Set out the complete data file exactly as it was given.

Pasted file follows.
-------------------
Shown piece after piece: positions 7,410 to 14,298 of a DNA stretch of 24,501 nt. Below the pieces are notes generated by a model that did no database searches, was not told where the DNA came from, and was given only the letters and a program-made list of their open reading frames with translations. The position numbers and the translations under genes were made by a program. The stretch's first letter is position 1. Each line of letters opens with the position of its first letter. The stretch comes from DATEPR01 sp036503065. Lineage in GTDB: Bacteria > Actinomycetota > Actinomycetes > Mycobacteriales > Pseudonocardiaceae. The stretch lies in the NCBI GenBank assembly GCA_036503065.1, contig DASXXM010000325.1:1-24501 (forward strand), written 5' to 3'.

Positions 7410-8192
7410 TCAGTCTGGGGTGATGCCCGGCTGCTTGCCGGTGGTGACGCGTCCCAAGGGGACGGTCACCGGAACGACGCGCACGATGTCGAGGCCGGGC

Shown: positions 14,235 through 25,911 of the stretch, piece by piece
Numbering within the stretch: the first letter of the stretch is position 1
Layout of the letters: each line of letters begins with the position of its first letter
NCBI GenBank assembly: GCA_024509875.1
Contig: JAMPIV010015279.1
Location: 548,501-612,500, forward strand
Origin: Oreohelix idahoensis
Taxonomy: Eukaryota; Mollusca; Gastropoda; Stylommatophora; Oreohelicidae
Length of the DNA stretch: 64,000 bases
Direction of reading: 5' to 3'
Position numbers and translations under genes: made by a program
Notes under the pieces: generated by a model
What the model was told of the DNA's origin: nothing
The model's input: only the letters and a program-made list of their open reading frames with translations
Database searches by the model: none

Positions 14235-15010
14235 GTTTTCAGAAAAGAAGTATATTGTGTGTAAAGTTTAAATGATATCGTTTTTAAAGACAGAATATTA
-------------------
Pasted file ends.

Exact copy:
Shown piece after piece: positions 7,410 to 14,298 of a DNA stretch of 24,501 nt. Below the pieces are notes generated by a model that did no database searches, was not told where the DNA came from, and was given only the letters and a program-made list of their open reading frames with translations. The position numbers and the translations under genes were made by a program. The stretch's first letter is position 1. Each line of letters opens with the position of its first letter. The stretch comes from DATEPR01 sp036503065. Lineage in GTDB: Bacteria > Actinomycetota > Actinomycetes > Mycobacteriales > Pseudonocardiaceae. The stretch lies in the NCBI GenBank assembly GCA_036503065.1, contig DASXXM010000325.1:1-24501 (forward strand), written 5' to 3'.

Positions 7410-8192
7410 TCAGTCTGGGGTGATGCCCGGCTGCTTGCCGGTGGTGACGCGTCCCAAGGGGACGGTCACCGGAACGACGCGCACGATGTCGAGGCCGGGC

Shown: positions 14,235 through 25,911 of the stretch, piece by piece
Numbering within the stretch: the first letter of the stretch is position 1
Layout of the letters: each line of letters begins with the position of its first letter
NCBI GenBank assembly: GCA_024509875.1
Contig: JAMPIV010015279.1
Location: 548,501-612,500, forward strand
Origin: Oreohelix idahoensis
Taxonomy: Eukaryota; Mollusca; Gastropoda; Stylommatophora; Oreohelicidae
Length of the DNA stretch: 64,000 bases
Direction of reading: 5' to 3'
Position numbers and translations under genes: made by a program
Notes under the pieces: generated by a model
What the model was told of the DNA's origin: nothing
The model's input: only the letters and a program-made list of their open reading frames with translations
Database searches by the model: none

Positions 14235-15010
14235 GTTTTCAGAAAAGAAGTATATTGTGTGTAAAGTTTAAATGATATCGTTTTTAAAGACAGAATATTA